Spence Laschinger, H. K., Grau, A. L., Finegan, J., & Wilk, P. (2012). Predictors of new graduate nurses' workplace well-being: testing the job demands-resources model. Health Care Management Review, 37(2), 175-86. https://doi.org/10.1097/HMR.0b013e31822aa456
Spence Laschinger HK, et al. Predictors of New Graduate Nurses' Workplace Well-being: Testing the Job Demands-resources Model. Health Care Manage Rev. 2012 Apr-Jun;37(2):175-86. PubMed PMID: 21799432.
* Article titles in AMA citation format should be in sentence-case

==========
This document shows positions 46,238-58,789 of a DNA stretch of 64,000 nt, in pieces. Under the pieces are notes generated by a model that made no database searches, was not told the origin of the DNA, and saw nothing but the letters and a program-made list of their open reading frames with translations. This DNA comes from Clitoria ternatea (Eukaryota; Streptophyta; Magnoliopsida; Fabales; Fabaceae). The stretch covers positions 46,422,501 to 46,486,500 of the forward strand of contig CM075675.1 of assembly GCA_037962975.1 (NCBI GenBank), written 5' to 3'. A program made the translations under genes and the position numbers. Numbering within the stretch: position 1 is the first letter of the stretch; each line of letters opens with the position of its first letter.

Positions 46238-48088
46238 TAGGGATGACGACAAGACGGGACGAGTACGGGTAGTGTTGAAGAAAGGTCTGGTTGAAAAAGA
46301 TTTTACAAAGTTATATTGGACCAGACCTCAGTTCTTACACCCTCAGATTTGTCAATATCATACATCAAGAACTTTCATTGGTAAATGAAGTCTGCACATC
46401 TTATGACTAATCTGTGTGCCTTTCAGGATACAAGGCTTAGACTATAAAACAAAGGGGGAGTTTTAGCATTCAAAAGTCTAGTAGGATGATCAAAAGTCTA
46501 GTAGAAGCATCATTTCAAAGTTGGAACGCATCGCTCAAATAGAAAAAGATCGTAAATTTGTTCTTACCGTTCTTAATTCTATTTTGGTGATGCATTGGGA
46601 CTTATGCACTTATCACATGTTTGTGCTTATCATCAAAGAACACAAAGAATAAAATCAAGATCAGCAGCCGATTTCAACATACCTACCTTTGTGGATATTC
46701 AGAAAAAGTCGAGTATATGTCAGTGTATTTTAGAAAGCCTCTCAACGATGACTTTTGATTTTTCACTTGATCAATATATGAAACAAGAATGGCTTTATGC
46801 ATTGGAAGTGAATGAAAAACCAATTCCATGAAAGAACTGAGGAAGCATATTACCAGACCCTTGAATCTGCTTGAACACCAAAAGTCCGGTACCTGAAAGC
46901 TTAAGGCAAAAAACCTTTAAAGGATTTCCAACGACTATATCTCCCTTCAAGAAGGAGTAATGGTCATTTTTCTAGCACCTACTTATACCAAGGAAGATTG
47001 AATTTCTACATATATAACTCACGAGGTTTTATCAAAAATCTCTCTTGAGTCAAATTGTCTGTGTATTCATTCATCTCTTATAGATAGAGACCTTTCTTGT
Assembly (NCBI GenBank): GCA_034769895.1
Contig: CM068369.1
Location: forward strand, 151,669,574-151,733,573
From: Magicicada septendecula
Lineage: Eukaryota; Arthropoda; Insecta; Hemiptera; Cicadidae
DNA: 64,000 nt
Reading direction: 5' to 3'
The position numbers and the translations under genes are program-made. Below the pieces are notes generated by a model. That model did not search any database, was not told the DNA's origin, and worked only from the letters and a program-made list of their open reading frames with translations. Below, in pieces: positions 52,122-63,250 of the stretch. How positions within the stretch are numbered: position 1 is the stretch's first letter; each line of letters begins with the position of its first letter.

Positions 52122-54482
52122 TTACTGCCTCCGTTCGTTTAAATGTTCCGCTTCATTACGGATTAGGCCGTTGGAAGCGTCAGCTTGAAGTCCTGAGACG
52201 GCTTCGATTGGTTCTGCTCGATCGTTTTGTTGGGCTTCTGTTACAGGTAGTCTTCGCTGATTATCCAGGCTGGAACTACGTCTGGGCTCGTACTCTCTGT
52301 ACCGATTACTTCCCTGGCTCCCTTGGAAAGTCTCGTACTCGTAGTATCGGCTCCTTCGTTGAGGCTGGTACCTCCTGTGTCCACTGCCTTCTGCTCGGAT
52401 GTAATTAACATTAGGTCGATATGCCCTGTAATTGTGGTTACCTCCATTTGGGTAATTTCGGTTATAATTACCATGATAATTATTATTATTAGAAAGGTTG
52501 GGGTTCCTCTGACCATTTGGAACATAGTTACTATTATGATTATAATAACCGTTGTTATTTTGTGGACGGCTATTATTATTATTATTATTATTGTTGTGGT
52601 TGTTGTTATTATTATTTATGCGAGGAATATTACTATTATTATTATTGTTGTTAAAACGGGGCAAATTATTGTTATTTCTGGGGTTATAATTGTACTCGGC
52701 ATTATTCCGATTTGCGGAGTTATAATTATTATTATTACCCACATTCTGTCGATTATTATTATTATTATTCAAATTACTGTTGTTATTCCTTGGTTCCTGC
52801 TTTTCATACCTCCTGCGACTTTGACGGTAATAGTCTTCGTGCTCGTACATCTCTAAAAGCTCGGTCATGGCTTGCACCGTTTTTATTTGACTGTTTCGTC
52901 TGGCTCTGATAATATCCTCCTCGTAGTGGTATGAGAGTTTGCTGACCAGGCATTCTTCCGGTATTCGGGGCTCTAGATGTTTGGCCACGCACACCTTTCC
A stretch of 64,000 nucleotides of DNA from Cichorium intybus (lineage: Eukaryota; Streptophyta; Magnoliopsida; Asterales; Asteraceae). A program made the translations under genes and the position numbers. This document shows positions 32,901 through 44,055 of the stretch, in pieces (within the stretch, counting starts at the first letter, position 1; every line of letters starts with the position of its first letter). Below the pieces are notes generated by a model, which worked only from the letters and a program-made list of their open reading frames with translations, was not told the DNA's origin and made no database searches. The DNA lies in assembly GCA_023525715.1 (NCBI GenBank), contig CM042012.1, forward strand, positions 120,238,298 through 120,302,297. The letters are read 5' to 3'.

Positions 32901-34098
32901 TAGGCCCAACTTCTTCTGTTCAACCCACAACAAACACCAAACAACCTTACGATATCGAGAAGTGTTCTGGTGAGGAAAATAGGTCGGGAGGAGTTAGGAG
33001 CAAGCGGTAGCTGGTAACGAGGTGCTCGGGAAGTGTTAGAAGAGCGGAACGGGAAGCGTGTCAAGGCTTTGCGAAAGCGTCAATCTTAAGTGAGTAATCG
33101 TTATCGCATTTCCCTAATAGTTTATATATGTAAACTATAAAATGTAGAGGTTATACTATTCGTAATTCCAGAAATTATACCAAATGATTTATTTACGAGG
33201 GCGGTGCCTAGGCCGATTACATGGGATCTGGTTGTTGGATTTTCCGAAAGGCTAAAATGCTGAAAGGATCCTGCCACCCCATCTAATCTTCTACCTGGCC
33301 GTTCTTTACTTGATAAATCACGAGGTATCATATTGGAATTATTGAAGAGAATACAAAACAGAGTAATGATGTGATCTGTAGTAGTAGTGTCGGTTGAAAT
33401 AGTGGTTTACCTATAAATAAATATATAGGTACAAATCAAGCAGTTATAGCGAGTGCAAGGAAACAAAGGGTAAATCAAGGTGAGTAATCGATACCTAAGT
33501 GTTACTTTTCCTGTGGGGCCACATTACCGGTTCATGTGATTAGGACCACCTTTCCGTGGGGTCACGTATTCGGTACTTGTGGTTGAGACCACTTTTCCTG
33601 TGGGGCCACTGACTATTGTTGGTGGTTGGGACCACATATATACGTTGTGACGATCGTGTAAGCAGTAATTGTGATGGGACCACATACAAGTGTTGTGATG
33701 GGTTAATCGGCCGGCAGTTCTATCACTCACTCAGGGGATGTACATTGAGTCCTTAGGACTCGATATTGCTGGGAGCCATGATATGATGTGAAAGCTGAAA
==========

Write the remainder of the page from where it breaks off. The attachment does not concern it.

TY - JOUR T1 - Predictors of new graduate nurses' workplace well-being: testing the job demands-resources model. AU - Spence Laschinger,Heather K, AU - Grau,Ashley L, AU - Finegan,Joan, AU - Wilk,Piotr, PY - 2011/7/30/entrez PY - 2011/7/30/pubmed PY - 2012/7/12/medline SP - 175 EP - 86 JF - Health care management review JO - Health Care Manage Rev VL - 37 IS - 2 N2 - BACKGROUND: New graduate nurses currently experience a stressful transition into the workforce, resulting in high levels of burnout and job turnover in their first year of practice. PURPOSE: This study tested a theoretical model of new graduate nurses' worklife derived from the job demands-resources model to better understand how job demands (workload and bullying), job resources (job control and supportive professional practice environments), and a personal resource (psychological capital) combine to influence new graduate experiences of burnout and work engagement and, ultimately, health and job outcomes. METHODOLOGY/APPROACH: A descriptive correlational design was used to test the hypothesized model in a sample of newly graduated nurses (N = 420) working in acute care hospitals in Ontario, Canada. Data were collected from July to November 2009. Participants were mailed questionnaires to their home address using the Total Design Method to improve response rates. All variables were measured using standardized questionnaires, and structural equation modeling was used to test the model. FINDINGS: The final model fit statistics partially supported the original hypothesized model. In the final model, job demands (workload and bullying) predicted burnout and, subsequently, poor mental health. Job resources (supportive practice environment and control) predicted work engagement and, subsequently, lower turnover intentions. Burnout also was a significant predictor of turnover intent (a crossover effect). Furthermore, personal resources (psychological capital) significantly influenced both burnout and work engagement. PRACTICE IMPLICATIONS: The model suggests that managerial strategies targeted at specific job demands and resources can create workplace environments that promote work engagement and prevent burnout to support the retention and well-being of the new graduate nurse population. SN - 1550-5030 UR - https://www.unboundmedicine.com/medline/citation/21799432/Predictors_of_new_graduate_nurses'_workplace_well_being:_testing_the_job_demands_resources_model_ L2 - https://doi.org/10.1097/HMR.0b013e31822aa456 DB - PRIME DP - Unbound Medicine ER -